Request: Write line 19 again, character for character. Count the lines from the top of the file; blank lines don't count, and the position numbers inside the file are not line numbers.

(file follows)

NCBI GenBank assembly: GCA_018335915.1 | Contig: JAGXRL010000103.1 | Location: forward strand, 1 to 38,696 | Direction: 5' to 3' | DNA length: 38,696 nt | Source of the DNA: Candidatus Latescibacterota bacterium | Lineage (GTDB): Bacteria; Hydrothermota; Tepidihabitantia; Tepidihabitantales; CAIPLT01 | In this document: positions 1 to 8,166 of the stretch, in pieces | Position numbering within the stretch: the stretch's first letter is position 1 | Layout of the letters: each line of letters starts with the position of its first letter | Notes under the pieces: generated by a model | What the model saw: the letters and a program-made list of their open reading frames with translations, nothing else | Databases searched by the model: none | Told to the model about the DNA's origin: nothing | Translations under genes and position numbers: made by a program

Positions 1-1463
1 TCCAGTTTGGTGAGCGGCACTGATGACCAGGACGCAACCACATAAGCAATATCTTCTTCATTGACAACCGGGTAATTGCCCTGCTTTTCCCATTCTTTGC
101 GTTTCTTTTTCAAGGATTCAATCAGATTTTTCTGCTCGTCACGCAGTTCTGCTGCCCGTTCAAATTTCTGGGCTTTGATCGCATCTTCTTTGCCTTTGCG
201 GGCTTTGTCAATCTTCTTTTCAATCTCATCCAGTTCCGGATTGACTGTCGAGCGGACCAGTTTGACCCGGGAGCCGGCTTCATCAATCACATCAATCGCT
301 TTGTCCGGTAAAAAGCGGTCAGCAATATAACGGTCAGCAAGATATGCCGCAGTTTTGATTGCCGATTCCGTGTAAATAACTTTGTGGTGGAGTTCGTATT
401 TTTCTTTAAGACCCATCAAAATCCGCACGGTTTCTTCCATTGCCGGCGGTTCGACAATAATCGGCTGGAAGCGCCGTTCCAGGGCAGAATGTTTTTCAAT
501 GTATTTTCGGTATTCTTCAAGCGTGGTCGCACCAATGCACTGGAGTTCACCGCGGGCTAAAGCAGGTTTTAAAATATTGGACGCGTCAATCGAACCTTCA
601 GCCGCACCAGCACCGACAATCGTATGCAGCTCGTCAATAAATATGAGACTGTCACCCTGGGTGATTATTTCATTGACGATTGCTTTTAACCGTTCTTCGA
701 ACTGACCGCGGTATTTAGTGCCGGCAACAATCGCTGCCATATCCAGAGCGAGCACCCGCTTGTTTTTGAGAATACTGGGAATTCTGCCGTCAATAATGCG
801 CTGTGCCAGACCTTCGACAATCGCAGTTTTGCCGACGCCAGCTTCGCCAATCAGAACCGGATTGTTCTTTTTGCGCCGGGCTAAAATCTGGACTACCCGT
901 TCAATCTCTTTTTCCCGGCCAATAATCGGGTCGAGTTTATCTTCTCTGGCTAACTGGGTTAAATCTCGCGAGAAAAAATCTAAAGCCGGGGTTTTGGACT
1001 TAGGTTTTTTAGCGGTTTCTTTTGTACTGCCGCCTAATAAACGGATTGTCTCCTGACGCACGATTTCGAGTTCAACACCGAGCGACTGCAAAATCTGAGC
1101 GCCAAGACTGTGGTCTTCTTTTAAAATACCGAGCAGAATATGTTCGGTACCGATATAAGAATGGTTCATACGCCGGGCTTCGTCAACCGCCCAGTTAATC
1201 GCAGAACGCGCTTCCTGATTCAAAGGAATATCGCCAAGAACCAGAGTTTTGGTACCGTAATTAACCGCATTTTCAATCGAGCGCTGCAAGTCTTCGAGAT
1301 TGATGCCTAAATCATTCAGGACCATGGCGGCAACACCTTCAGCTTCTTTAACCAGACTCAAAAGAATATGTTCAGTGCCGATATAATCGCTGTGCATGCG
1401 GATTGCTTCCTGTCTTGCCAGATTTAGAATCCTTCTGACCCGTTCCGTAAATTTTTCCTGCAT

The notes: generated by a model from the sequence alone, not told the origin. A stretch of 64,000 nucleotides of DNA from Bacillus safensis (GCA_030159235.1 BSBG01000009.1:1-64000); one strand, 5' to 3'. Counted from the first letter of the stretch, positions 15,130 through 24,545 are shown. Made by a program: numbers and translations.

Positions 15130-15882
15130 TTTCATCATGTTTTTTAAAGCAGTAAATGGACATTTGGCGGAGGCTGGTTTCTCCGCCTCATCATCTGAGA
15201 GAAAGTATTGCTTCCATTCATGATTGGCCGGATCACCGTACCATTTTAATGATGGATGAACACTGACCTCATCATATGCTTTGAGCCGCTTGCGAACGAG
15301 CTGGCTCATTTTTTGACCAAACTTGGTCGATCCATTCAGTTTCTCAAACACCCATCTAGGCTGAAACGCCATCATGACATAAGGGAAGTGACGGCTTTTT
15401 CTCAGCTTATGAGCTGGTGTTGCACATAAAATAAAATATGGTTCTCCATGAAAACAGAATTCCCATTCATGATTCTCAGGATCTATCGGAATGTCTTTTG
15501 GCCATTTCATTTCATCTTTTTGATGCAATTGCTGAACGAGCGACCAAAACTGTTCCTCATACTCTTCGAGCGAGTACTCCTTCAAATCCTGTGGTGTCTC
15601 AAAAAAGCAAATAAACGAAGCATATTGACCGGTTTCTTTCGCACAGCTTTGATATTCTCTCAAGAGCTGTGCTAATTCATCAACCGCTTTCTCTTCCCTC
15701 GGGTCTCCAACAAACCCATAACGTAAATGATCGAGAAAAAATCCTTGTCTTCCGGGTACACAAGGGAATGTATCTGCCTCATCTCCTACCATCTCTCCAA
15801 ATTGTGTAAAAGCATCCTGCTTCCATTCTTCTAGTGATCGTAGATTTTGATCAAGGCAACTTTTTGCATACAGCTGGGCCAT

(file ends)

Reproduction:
Positions 15130-15882